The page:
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Abstract

Insurance covers the spectrum of human activity and endeavour. In consequence it is no surprise that tensions should develop between the demands Of the insurer, on the one hand and the insured, on the other. For instance, the AIDS epidemic has created a new dimension to the question of discrimination and the High Court decision in/IMP Society v Goulden has highlighted the question of how much latitude should be afforded to insurers in assessing what risks they will accept.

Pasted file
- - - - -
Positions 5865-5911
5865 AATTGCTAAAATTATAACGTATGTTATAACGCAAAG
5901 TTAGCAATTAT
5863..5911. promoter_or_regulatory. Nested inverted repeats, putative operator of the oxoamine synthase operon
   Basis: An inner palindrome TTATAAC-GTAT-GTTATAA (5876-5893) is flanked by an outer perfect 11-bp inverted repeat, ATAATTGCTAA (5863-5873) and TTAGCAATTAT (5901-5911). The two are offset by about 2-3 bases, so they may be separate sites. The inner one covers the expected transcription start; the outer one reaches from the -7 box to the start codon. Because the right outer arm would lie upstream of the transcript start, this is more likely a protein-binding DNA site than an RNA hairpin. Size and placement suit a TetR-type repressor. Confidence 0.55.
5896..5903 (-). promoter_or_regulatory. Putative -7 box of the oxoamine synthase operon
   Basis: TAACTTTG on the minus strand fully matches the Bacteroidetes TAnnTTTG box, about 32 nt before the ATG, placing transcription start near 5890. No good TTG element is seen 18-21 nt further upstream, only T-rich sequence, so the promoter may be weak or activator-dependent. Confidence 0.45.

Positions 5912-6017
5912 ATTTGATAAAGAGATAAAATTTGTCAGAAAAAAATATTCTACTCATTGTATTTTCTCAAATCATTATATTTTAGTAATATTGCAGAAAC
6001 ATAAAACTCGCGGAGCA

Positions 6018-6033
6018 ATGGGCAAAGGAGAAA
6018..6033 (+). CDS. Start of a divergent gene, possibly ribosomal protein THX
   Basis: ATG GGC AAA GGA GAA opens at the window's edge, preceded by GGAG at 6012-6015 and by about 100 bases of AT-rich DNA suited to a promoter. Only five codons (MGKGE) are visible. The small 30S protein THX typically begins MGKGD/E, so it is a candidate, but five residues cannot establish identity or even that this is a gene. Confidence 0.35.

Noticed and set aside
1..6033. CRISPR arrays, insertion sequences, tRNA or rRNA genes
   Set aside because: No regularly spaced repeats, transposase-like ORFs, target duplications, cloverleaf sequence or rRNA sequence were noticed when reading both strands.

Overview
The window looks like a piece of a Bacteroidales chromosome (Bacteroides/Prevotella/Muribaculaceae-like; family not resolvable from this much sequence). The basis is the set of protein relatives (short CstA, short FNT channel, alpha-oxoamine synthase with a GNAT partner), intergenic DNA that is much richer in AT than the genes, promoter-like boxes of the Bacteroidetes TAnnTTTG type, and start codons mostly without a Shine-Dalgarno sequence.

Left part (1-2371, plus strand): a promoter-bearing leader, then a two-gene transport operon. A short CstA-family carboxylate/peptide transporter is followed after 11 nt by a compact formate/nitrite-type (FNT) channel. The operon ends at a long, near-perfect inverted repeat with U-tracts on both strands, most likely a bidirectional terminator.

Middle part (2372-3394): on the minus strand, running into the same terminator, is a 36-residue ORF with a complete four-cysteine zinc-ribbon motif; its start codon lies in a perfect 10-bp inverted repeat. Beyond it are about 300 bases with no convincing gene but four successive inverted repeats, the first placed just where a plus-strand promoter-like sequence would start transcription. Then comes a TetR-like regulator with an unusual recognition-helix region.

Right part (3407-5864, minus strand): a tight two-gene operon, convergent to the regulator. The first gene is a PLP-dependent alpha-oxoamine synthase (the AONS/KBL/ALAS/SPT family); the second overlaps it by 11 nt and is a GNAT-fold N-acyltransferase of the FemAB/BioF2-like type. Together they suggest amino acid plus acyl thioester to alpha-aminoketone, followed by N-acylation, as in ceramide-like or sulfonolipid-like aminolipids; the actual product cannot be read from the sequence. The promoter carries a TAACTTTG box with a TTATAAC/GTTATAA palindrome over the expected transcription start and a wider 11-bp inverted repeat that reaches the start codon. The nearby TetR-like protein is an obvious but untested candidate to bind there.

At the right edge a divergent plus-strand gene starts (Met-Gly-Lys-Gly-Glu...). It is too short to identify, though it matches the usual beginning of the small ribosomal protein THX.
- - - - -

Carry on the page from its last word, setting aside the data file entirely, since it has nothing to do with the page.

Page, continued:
Professor Tarr argues that a careful balance must be maintained, especially in an area such as insurance where the essence of the insurance transaction is the transference of risk from one person to another. This transfer should take place in informed circumstances and without undue advantage being bestowed upon either party.

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